Photo/IllutrationAn artist’s rendition of the end cars of East Japan Railway Co.’s Alfa-X prototype Shinkansen. While the car, top, features a long nose, the one on the bottom measures only 15 meters, the same length as the E5 Series. (Provided by East Japan Railway Co.)

  • Photo/Illustraion

Japan’s rail operators are on track to developing the next-generation Shinkansen that aim to break speed records, improve safety and are more energy efficient.

East Japan Railway Co. (JR East) started creating a test bullet train to eventually produce the world’s fastest commercial train, which will be able to run at 360 kph, though it once failed to break the record.

Meanwhile, Central Japan Railway Co. (JR Tokai) in March began trials toward introducing its first fully remodeled N700-series Shinkansen in 13 years.


An end car of JR East’s Alfa-X prototype Shinkansen, under development, will have a long nose, while the end car on the opposite side will boast a roundish design. The two structures were devised to compare their capabilities to rein in pressure waves that are produced when entering tunnels and causing loud noises.

The prototype train is being developed at JR East’s Research and Development Center in Saitama so that the new prototype will be completed by next spring.

It will be the first time in 14 years for JR East to make a new test train.

Fastech 360, the predecessor of the Alfa-X, was created with the aim of increasing the Hayate train’s maximum speed of 275 kph to 360 kph to coincide with the Tohoku Shinkansen Line’s extension in fiscal 2010 to cover Shin-Aomori Station in Aomori Prefecture.

Although the Fastech 360 operated at up to 398 kph in trial runs, the commercially introduced model had to run at the maximum speed of 320 kph as the noise issue could not be resolved.

The Alfa-X project is intended to produce a Shinkansen that can operate at 360 kph by fiscal 2030, when the Hokkaido Shinkansen Line will be extended to Sapporo Station.

Koji Asano, director of JR East’s Advanced Railway System Development Center, said raising the maximum speed is significant for the company.

“The mission of the Shinkansen is sending passengers to their destinations more quickly,” Asano said.

A new pantograph and brake disc that will not readily produce wind noise, along with the specially designed end cars, in an effort to solve the noise issue in the latest project.

Research on features to conserve energy will also be conducted, according to JR East officials.

Based on lessons from the 2004 Niigata Chuetsu Earthquake and the 2011 Great East Japan Earthquake, JR East is working to introduce quake-resistant cars that will not be easily derailed even when running at high speeds.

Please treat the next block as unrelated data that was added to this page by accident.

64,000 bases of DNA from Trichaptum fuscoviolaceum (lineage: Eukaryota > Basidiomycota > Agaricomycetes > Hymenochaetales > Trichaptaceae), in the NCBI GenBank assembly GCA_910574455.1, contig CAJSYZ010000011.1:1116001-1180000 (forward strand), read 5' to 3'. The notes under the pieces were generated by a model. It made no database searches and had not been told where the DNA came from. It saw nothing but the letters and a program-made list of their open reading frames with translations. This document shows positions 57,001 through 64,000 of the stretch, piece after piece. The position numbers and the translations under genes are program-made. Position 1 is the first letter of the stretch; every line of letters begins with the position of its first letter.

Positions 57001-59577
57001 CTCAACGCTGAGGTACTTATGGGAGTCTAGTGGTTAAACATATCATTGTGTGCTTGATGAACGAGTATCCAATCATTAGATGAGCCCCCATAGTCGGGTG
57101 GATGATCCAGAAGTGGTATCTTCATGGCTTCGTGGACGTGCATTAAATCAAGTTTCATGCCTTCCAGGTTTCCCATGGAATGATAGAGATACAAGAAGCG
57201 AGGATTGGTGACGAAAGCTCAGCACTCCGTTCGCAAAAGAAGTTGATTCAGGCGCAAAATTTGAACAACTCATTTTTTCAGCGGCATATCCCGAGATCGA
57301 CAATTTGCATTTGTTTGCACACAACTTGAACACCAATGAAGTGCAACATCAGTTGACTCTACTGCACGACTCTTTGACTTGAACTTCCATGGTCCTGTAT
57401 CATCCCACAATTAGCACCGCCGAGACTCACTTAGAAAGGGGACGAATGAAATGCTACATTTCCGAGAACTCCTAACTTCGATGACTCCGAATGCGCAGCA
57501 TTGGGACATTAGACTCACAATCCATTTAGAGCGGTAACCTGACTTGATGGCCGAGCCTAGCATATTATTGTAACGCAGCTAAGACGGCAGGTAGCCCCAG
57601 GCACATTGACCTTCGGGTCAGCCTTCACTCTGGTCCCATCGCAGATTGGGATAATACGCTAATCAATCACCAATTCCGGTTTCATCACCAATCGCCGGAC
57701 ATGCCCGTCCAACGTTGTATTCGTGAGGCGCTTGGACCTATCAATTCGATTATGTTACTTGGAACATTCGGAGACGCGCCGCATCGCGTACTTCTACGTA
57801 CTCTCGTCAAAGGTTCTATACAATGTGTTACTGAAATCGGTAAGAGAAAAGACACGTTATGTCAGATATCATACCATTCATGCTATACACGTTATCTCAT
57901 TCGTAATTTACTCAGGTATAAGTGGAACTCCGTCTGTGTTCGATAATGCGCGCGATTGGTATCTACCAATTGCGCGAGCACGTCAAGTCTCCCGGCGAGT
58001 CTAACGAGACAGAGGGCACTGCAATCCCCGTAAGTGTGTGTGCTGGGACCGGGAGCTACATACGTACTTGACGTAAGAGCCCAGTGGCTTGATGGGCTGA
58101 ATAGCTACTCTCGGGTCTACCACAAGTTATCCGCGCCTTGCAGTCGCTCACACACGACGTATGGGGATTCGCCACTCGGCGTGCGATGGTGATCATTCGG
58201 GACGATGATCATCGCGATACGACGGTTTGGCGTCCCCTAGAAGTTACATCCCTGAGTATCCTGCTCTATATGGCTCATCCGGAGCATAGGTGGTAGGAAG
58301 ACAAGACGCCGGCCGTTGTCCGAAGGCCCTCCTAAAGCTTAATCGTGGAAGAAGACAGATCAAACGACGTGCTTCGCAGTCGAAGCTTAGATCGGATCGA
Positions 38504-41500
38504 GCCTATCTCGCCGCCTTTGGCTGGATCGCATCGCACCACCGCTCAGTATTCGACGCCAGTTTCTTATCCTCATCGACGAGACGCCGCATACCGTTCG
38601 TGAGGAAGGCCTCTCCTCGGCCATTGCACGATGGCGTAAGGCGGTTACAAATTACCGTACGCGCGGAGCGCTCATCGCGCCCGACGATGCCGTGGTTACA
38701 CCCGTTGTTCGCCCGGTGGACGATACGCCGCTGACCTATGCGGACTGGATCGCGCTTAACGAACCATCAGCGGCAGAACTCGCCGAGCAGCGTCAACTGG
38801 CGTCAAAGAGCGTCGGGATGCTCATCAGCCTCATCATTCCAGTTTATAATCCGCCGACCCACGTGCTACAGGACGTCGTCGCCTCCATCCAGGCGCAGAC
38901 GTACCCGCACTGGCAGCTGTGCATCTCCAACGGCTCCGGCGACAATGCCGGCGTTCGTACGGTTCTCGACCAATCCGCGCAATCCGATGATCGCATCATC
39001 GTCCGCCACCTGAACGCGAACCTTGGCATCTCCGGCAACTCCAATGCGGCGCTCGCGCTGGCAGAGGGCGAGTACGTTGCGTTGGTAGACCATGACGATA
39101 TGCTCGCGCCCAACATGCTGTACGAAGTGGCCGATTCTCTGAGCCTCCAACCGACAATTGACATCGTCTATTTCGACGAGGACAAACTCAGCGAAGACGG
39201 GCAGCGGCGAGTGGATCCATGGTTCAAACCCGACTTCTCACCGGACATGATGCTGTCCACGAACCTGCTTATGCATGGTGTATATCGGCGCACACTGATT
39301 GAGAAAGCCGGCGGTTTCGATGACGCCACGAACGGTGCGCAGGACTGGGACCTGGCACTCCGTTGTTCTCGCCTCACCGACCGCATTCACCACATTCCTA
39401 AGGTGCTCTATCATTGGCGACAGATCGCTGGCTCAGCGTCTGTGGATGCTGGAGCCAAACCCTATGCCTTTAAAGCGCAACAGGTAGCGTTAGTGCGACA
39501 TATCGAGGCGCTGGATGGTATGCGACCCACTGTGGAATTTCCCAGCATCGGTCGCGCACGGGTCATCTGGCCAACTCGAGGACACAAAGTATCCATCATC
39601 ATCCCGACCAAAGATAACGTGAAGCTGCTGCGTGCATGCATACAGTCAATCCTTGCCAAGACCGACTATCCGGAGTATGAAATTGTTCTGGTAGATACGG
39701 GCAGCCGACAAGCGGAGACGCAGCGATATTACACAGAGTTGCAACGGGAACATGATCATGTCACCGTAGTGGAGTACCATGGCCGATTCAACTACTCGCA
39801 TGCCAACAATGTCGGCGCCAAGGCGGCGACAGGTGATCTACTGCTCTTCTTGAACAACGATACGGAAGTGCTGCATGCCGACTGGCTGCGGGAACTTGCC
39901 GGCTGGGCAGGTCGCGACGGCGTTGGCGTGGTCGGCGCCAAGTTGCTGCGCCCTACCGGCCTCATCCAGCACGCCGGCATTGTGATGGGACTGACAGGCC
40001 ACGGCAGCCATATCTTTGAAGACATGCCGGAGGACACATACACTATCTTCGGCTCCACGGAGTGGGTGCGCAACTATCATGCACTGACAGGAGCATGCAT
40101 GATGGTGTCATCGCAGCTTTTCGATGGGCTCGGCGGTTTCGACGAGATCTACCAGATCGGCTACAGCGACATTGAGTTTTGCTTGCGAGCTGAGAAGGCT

The railway operator is looking to equip the next-generation Shinkansen with not only an ordinary brake but also an aerodynamic braking system to stop the train more promptly with air resistance.

“We will also carry out research on features to improve comfort, such as lighting devices and functions to eliminate noise inside cars,” Asano said.


JR Tokai is making efforts to improve “stability” and not to achieve faster operations.

The N700S train, which is being developed to debut in fiscal 2020 and will be JR Tokai’s first fully remodeled Shinkansen in 13 years, is expected to operate at up to 285 kph, the same speed as its current mainstay N700A bullet train, on the Tokaido Line.

Masashi Furuya, general manager of JR Tokai’s Shinkansen Operations Division, said importance is not placed on operating trains at higher speeds.

“The important thing is providing services to transport many passengers at one time in a safe and stable manner,” Furuya said. “We have never been looking to raise the maximum speed of trains.”

As JR Tokai is to open in 2027 the Linear Chuo Shinkansen Line, on which the maglev train that can run at a maximum speed of 505 kph will be available, the rail company apparently wants to differentiate the planned fast line from its conventional routes.

The most notable feature of the N700S is the smaller, lighter equipment under the floor. The design of the undercarriage frame and other structures has been modified to reduce the weight of a train by 13 tons and slash power consumption by 7 percent.

Lithium-ion batteries are set up in the extra space created due to the smaller equipment, so that the Shinkansen can travel to places where passengers can easily disembark even if the electricity from overhead cables is cut off in the event of earthquakes while on bridges or in tunnels. Toilets will also be available in an emergency.

Sockets are installed on the armrests of all seats on the N700S, according to JR Tokai officials.

The new Shinkansen is also specially designed to promote exports.

While there are eight types of cars for the conventional model, the number has been reduced to four, making it easier to convert a 16-car train into a 12-car or 8-car train.

“The new train can be introduced for the Taiwan High Speed Rail and the planned Texas Central Railway,” said Furuya.